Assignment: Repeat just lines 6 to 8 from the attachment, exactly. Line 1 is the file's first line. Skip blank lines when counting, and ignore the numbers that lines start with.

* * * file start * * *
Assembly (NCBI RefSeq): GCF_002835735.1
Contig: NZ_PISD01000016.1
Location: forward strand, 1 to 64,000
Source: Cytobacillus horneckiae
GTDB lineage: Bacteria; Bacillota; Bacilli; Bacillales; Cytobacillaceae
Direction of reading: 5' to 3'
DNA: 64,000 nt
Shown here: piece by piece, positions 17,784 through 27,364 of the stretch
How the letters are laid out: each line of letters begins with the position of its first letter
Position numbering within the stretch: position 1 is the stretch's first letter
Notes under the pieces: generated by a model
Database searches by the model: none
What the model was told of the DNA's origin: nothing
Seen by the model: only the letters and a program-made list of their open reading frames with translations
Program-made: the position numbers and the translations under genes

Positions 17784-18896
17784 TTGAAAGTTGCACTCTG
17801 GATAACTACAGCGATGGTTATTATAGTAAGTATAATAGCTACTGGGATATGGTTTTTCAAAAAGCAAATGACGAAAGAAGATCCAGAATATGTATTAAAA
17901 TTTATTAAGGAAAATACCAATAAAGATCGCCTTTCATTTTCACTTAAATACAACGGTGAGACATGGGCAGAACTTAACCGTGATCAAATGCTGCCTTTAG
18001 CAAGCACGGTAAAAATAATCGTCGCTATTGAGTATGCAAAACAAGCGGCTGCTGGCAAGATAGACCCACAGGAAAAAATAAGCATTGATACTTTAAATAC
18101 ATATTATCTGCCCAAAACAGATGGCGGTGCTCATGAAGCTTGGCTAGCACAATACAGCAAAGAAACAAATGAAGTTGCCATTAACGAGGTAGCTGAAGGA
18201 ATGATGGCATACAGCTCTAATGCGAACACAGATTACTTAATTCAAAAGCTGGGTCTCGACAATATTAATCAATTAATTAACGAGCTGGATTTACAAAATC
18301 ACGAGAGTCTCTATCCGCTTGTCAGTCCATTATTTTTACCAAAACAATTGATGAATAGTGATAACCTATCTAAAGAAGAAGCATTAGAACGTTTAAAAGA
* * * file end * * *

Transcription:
Direction of reading: 5' to 3'
DNA: 64,000 nt
Shown here: piece by piece, positions 17,784 through 27,364 of the stretch